Travel restrictions, a recession and socially distant Thanksgiving celebrations will not dent the number of turkeys on the store this holiday shelves.
US producers raised 222 million turkeys this year according to the Department of Agriculture, raising just 3 percent less in 2019. And market analysts expect an adequate supply thanks to the Centers for Disease Control and recommending the prevention of Americans not traveling. The season leads to more – but smaller – food.
Paul Jewelery economist and executive director of Leap Market Analytics Mark Jordan said that the supply of whole turkey on a per capita basis is really tight and this was the case before Kovid-19.
“The wheels were designed to go back in 2019 with reference to the birds ordered,” he said.
The industry faced challenges this year, Jordan said, temporarily closing several poultry plants in April and May as workers were sickened by coronaviruses.
“Some of them were down and they reopened and operations have returned to normal since June or so, but there are no discrepancies in supply,” Jordan said.
This may come as a relief to turkey producers in the Midwest, where most of the country’s turkeys arrive, but it leaves retailers who have already handled purchases that have a lot of logistics .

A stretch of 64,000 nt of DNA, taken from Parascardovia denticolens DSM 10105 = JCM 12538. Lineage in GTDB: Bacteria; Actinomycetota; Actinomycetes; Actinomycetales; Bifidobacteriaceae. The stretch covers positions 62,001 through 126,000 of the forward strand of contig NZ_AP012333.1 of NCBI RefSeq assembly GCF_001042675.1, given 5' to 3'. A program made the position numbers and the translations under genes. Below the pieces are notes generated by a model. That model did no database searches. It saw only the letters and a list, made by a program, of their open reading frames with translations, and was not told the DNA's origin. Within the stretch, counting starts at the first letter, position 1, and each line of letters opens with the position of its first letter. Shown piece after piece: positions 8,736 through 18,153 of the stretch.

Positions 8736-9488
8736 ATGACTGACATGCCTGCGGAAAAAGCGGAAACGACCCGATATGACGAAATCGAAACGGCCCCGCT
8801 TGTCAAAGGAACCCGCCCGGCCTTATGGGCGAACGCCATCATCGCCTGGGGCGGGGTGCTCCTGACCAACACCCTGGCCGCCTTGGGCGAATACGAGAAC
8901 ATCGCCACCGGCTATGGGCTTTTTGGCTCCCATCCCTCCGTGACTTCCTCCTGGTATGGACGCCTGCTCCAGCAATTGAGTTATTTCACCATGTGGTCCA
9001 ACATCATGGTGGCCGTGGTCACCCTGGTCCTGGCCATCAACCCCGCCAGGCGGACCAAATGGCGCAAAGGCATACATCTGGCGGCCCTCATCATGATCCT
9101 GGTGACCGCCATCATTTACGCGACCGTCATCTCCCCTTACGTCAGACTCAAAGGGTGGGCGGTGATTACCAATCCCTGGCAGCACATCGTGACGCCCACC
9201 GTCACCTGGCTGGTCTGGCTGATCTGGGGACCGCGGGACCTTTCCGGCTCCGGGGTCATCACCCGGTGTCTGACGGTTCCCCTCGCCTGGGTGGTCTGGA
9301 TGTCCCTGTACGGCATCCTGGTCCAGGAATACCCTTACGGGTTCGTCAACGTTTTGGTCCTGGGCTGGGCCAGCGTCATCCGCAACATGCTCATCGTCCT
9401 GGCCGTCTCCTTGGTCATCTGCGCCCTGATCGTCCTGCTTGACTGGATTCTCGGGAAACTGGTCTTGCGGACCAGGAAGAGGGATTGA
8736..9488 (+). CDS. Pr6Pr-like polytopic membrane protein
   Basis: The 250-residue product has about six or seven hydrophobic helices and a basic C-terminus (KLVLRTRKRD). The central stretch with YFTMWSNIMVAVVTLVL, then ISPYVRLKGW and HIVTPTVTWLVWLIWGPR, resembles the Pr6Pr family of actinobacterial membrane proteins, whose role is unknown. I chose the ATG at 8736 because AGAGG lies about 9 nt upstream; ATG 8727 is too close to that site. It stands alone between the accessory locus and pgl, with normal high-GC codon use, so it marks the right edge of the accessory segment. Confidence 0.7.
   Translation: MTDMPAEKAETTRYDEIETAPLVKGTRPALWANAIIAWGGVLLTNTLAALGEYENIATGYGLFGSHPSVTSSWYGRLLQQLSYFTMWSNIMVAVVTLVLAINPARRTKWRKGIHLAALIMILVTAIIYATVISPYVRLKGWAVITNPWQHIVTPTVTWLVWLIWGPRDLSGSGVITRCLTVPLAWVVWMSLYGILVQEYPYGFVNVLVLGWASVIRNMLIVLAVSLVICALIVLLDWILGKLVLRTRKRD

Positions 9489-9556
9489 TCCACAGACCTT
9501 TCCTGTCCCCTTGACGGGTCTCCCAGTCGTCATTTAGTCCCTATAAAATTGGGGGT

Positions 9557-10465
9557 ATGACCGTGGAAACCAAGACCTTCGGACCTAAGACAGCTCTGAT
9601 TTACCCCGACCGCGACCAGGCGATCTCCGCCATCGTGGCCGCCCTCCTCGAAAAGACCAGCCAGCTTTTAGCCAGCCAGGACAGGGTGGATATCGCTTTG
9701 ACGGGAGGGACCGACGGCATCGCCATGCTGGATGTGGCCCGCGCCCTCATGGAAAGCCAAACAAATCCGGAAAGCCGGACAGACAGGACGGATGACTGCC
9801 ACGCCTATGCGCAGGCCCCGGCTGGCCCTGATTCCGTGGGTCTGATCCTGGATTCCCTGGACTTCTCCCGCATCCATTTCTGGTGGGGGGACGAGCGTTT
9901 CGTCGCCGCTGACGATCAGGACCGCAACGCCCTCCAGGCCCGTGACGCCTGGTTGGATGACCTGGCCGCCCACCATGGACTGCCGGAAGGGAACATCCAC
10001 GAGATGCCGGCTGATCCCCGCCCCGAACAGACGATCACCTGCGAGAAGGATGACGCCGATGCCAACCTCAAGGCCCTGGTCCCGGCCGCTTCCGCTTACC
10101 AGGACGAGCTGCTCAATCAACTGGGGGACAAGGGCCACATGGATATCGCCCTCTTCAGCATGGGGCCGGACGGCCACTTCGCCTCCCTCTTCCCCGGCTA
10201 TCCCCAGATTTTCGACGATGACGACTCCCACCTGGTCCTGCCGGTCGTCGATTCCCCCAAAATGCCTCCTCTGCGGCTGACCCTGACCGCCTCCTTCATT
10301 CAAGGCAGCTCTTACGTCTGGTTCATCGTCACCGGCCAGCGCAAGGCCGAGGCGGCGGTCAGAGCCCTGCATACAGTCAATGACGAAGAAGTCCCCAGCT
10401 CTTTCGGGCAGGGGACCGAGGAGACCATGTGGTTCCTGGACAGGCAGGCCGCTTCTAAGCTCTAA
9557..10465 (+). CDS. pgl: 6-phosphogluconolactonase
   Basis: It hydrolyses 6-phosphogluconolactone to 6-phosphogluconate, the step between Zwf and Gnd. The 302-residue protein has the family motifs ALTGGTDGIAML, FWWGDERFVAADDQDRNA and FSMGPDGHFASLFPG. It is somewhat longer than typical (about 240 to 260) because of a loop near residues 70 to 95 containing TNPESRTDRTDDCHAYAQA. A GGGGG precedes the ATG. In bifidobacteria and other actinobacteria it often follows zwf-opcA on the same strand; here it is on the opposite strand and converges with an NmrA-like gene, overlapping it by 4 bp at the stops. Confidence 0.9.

When asked about the supply of turkey, Walmart referred to NBC News in an online post, stating that it had a higher preference for small turkeys or turkeys by the pound, with more customers planning for smaller groups. Expects
“We have plenty of whole turkey, but this year, we have increased our assortment of bone-in and boneless turkey breasts by 20-30% in stores across the country,” Post said.
Jordan said the size of the turkey depends on whether the producers have decided to raise a male, called toms, which has large-tailed fans or female hens, which are smaller and weigh 12. Weighs 19 pounds.
“Those birds are getting a house in retail, and now it’s the case how does the holiday season move?” Jordan said.
Jordan said any additional turkey would be likely to be put on hold as retailers would try to lure customers around Christmas and Easter with discounts.